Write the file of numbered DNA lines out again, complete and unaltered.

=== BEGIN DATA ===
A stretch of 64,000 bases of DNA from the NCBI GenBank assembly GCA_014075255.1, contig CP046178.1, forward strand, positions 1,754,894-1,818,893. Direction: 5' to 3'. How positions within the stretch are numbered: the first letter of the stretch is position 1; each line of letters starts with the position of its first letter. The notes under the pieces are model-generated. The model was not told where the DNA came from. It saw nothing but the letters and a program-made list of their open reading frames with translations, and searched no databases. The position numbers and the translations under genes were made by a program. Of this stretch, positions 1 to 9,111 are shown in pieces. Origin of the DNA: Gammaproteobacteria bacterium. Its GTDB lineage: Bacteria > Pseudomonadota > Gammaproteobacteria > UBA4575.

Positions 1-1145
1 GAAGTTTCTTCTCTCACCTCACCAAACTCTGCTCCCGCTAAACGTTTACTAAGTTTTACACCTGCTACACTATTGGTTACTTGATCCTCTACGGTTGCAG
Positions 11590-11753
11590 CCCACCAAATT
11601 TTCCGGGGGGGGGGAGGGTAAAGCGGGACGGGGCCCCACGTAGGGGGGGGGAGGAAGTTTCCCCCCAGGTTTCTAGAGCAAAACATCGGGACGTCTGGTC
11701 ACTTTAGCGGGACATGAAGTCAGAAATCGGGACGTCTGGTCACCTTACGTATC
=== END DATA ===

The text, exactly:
A stretch of 64,000 bases of DNA from the NCBI GenBank assembly GCA_014075255.1, contig CP046178.1, forward strand, positions 1,754,894-1,818,893. Direction: 5' to 3'. How positions within the stretch are numbered: the first letter of the stretch is position 1; each line of letters starts with the position of its first letter. The notes under the pieces are model-generated. The model was not told where the DNA came from. It saw nothing but the letters and a program-made list of their open reading frames with translations, and searched no databases. The position numbers and the translations under genes were made by a program. Of this stretch, positions 1 to 9,111 are shown in pieces. Origin of the DNA: Gammaproteobacteria bacterium. Its GTDB lineage: Bacteria > Pseudomonadota > Gammaproteobacteria > UBA4575.

Positions 1-1145
1 GAAGTTTCTTCTCTCACCTCACCAAACTCTGCTCCCGCTAAACGTTTACTAAGTTTTACACCTGCTACACTATTGGTTACTTGATCCTCTACGGTTGCAG
Positions 11590-11753
11590 CCCACCAAATT
11601 TTCCGGGGGGGGGGAGGGTAAAGCGGGACGGGGCCCCACGTAGGGGGGGGGAGGAAGTTTCCCCCCAGGTTTCTAGAGCAAAACATCGGGACGTCTGGTC
11701 ACTTTAGCGGGACATGAAGTCAGAAATCGGGACGTCTGGTCACCTTACGTATC